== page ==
3)            Never stop learning, and be open to learning from unexpected sources.  Armed with your J.D. diploma and a passing score on the bar exam, you may think you know everything.  You do not.  Listen and learn from anyone and everyone, from the grizzled old trial lawyers telling you war stories to the legal secretaries and paralegals urging you to be nice to the courthouse staff.  To this day, I delight in learning—whether it’s from the continuing legal education courses or professional journals that keep me current on the areas of law in which I practice, or even from pop culture.  Rappers like Kanye West have waxed philosophical on the finer points of family law, as in the song “Gold Digger:” “If you ain’t no punk, holla ‘We want pre-nup!  We want pre-nup!/Yeah, it’s something that you need to have, ‘cause when she leaves . . .she gon’ leave with half.”  Similarly, Jay-Z helps break down 4th Amendment search-and-seizure law and the finer points of criminal procedure in his song “99 Problems” when he says “Well my glove compartment is locked, so is the trunk in the back/and I know my rights so you gon’ need a warrant for that.”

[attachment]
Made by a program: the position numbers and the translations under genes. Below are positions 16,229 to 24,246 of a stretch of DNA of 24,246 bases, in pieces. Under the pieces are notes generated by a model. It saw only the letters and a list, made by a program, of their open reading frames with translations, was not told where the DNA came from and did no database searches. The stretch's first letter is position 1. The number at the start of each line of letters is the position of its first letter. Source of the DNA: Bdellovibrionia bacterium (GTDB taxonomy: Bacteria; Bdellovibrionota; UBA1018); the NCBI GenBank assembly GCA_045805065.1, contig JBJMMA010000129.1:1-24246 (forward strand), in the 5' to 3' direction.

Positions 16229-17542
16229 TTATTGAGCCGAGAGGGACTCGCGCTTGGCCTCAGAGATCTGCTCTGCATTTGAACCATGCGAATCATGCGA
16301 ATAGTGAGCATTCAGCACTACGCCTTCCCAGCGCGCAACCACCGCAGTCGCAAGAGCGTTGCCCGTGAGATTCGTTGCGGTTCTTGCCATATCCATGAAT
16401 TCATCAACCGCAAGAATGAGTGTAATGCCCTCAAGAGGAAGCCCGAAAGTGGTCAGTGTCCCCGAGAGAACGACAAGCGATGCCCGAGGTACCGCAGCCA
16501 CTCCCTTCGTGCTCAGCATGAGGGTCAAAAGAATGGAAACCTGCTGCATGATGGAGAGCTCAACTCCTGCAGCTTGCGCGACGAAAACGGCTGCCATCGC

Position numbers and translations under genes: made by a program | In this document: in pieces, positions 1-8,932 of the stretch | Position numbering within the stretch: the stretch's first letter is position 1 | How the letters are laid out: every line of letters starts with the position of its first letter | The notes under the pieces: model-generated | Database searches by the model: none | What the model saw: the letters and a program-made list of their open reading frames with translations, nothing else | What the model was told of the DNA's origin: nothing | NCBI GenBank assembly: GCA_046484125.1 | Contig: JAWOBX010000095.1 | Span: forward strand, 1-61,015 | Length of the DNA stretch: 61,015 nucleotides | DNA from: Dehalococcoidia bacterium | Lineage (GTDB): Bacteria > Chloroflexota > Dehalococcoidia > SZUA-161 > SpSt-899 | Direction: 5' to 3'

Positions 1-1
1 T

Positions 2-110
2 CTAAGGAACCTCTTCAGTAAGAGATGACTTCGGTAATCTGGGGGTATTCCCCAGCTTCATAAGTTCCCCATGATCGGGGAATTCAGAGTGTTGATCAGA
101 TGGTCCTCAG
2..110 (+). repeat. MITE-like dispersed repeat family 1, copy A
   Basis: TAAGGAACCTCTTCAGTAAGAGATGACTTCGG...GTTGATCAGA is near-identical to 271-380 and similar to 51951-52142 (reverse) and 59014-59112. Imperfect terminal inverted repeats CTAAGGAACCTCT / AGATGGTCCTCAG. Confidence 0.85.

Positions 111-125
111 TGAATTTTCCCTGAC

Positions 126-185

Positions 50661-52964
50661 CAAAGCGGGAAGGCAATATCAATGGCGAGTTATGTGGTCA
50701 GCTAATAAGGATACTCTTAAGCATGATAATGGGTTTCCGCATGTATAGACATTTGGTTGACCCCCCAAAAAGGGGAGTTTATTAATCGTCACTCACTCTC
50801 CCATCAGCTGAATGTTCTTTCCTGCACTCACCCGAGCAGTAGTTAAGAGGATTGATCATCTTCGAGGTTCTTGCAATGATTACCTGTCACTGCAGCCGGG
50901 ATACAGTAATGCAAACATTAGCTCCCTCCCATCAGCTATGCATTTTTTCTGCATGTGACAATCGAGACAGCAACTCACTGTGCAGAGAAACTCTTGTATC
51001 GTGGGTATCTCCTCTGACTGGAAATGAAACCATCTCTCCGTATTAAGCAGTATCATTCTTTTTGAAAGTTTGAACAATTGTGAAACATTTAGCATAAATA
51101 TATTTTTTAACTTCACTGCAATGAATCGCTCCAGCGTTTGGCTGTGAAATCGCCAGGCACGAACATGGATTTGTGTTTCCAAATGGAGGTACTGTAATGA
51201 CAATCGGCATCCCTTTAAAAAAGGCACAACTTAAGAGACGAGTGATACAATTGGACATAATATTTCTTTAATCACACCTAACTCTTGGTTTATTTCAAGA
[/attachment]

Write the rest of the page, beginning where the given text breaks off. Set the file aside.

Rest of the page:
4)            Be respectful of the judiciary, no matter how they behave.  Judges can be pretty sarcastic when they want to be.  In response to an out-of-state lawyer’s motion to change the venue of a case away from Galveston in the Southern District of Texas, the federal judge noted “Defendant will be pleased to discover that the highway is paved and lighted all the way to Galveston, and thanks to the efforts of this Court’s predecessor . . . the trip should be free of rustlers, hooligans, or vicious varmints of unsavory kind.  Moreover, the speed limit was recently increased to seventy miles per hour on most of the road leading to Galveston, so Defendant should be able to hurtle to justice at lightning speed.”  Smith v. Colonial Penn Ins. Co., 943 F. Supp. 782, 752 (S.D. Tex. 1996).

 

5)            Give back.  Remember why you decided to become a lawyer in the first place.  Maybe it was a lawyer who came to speak at a career day when you were in high school, or some attorney who made an impression on you in your youth, or a relative’s brush with the legal system.  No matter how busy you may be, make some time to give back—to your community, to the legal profession, or to people who can’t afford to pay for legal services.  I was fortunate enough to go through both my undergraduate education and my law school years with the aid of academic scholarships, and I am happy to write checks that will help support future students in getting their degrees.  Similarly, while I’ve won plenty of cases for companies that barely acknowledged the victories beyond paying my bill, nothing compares to hearing the heartfelt thanks of a pro bono client.  A judge I know refers to it as “billable hours for the soul,” and I can’t describe it better than that.

 

They don’t teach you this stuff in law school, but they probably should.